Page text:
Her successful career at Vogue for over a decade, where she helped with events like the Metropolitan Museum of Art Costume Institute Gala and the annual 7th on Sale shopping event, led to her current position overseeing Mercedes-Benz Fashion Week, where she is integral in organizing the week-long celebration of fashion. She serves as a liaison between Lincoln Center, IMG Fashion, the Council of Fashion Designers of America, retailers and designers.
"The planning is triangulated with the industry as a whole. Every entity counts: the designers, the retailers, the trade. It's almost like a chess game; Every piece that you move is an elaborate move...to come up with the next best move for everybody," she explained.
"And that has to happen during all phases," she added, "from creating the installations, the presentations, the exhibitions to the runway shows that take place at Lincoln Center itself during Mercedes-Benz Fashion Week," said Winston Wolkoff. "It's spreadsheets, lots of conference calls, lots of meetings, and the list goes on and on."
In addition to Mercedes-Benz Fashion Week, Winston Wolkoff also organizes new projects that coincide with the week, like Juicy Couture co-founders Pamela Skaist-Levy and Gela Nash-Taylor unveiling of their new brand Skaist-Taylor held in the garage underneath Lincoln Center transformed into a forest, thanks to Winston Wolkoff's thinking outside the box.
"It's about opening and expanding the venue you see at hand and also being able to decipher who would be best fitted for somewhere like that, to take a garage location and transform it, as they did, into a Los Angeles tree...and finding the right location and making sure that what their vision is, to implement that."
Self-described as the "Switzerland of Fashion Week," Winston Wolkoff even helps out young designers, as they climb their way up the fashion totem pole or breakthrough in New York.
"I work closely with so many different emerging designers," she said. "I consult and team up with a lot of them and create productions and manage to lower their costs for Fashion Week productions into a lot of backstage sharing costs, for hair and makeup, one load in one load out, have four designers in a row. It's just non-stop."
Non-stop is exactly what Stephanie Winston Wolkoff hopes some day to make the Mercedes-Benz Fashion Week. In addition to everything she works on year-round, she has plans to expand the biannual week to a year-round entity, and in the process, create an even more hectic life for herself.
"Fashion's presence in New York, as we all know, definitely extends beyond the two weeks of Mercedes-Benz Fashion Week," she said. "For me, I strive to make it become, here at Lincoln Center, a cultural institution, beside the opera and the ballet."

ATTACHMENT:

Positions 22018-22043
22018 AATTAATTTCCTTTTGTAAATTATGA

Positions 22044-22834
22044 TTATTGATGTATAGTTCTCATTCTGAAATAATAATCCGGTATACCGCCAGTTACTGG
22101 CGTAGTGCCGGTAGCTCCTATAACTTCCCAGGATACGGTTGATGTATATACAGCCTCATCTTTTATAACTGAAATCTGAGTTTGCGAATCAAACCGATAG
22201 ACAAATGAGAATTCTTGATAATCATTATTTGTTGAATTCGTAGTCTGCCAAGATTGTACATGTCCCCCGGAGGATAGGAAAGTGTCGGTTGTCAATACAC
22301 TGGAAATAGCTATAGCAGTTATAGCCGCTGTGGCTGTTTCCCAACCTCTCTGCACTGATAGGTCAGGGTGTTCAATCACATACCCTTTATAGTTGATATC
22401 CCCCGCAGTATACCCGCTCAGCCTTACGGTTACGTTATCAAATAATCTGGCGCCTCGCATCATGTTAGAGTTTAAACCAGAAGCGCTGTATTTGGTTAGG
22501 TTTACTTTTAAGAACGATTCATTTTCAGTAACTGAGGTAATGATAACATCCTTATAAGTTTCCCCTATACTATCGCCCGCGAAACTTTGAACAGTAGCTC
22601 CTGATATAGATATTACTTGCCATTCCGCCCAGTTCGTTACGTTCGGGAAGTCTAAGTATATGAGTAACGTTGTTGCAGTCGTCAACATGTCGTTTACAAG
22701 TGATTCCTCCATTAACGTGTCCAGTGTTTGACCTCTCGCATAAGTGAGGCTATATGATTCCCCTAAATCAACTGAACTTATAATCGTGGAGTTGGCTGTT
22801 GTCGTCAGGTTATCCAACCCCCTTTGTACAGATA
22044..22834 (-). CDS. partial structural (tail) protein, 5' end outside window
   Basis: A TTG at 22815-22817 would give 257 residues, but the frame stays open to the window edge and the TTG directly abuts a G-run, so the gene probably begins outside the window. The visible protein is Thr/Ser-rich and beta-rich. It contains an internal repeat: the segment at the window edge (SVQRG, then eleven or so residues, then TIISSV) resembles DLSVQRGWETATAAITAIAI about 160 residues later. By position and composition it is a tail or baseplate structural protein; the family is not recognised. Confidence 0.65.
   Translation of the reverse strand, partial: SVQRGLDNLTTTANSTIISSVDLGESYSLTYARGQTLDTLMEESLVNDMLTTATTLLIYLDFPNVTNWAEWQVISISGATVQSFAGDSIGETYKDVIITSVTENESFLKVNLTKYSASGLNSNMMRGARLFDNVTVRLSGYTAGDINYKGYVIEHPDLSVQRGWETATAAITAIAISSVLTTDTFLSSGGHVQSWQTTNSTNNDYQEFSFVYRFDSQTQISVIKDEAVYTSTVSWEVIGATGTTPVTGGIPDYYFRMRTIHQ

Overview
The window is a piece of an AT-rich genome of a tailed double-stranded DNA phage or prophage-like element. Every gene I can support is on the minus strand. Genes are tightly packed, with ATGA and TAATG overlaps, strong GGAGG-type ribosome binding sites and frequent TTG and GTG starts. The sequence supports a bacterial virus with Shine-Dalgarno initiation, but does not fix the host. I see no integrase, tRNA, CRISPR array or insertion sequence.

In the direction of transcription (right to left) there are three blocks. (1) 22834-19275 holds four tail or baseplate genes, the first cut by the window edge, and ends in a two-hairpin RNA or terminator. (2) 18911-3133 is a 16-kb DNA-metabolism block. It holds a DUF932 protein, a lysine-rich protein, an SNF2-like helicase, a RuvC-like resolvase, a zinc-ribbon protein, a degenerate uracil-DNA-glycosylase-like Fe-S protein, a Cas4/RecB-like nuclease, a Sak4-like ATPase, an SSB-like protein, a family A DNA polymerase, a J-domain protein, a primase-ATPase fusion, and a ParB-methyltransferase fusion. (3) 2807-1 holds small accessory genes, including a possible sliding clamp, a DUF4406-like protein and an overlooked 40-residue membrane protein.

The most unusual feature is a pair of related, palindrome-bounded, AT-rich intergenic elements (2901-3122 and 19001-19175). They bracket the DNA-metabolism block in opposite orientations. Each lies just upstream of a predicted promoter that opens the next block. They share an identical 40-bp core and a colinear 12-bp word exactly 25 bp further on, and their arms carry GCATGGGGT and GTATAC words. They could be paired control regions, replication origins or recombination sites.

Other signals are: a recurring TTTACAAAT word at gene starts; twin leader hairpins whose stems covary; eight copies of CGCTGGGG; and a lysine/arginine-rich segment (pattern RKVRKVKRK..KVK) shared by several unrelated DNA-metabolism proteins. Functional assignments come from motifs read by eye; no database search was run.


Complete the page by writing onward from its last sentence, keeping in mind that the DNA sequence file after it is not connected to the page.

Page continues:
One instance of Winston Wolkoff's influence was evident in the last year, when she took over a fundraiser for established designer Ralph Lauren called "Lincoln Center Presents: An Evening with Ralph Lauren" charity event. Hosted by Oprah Winfrey, the charity raised over $7 million, the largest fundraiser in the history at Lincoln Center.
"After the success of Ralph's event, I definitely plan to bring more designers to the stage to discuss their lives and careers in the fashion world," she said. "I believe that as we continue to honor our industry, the industry's artists, we'll begin to solidify fashion as a sort of cultural pillar in our city. We're definitely working on a whole array of activity."
With this, Winston Wolkoff plans to create a world of fashion around the campus of Lincoln Center, where Mercedes-Benz Fashion Week is held, with symposiums, fashion technology panels and social media events year-round.
As her she continues her role as director of Mercedes-Benz Fashion Week, Winston Wolkoff has already brought one of her ideas to life with "Strut: The Fashionable Mom Show" which will be held on Thursday, Feb. 16 at 3 p.m. at The Donald and Mary Oenslager Gallery at New York Public Library for the Performing Arts at Lincoln Center. The show will have moms of all shapes and sizes and those who are pregnant and those who are not wearing clothes donated by designers, which, of course, was organized by Winston Wolkoff.
"In the spirit of collaboration, I reached out to my designer friends who are also moms, like Rachel Roy and Tory Burch and Vera Wang, whose mission is really in line with empowering moms and women and glamour," she said.
Winston Wolkoff also reached out to Iman, legendary supermodel, mother, and wife of David Bowie, who will host the event.
"When I reached out to Iman, who is a friend of mine," Winston Wolkoff said, "She said to me, 'This is something you believe in. This is something you're passionate about. This is something that makes sense.' It is something the two friends agreed was an important way to influence the fashion industry."
Having been instrumental at Vogue, and in the effort to move Mercedes-Benz Fashion Week from Bryant Park to Damrosch Park Lincoln Center in 2009, and now establishing the first ever fashion show dedicated to mothers, one would think Stephanie Winston Wolkoff expects her children to follow in her footsteps. However, all she wants is to do at the end of the day is to influence them positively.
She brings them into her world, she said, "to see the hard work that I've done that goes into it. I think it gives them also that sense of wanting to strive to say, 'I want to do this and I want to do that.'"
"Whatever they decide to do," she added, echoing moms everywhere, "I just want them to be happy."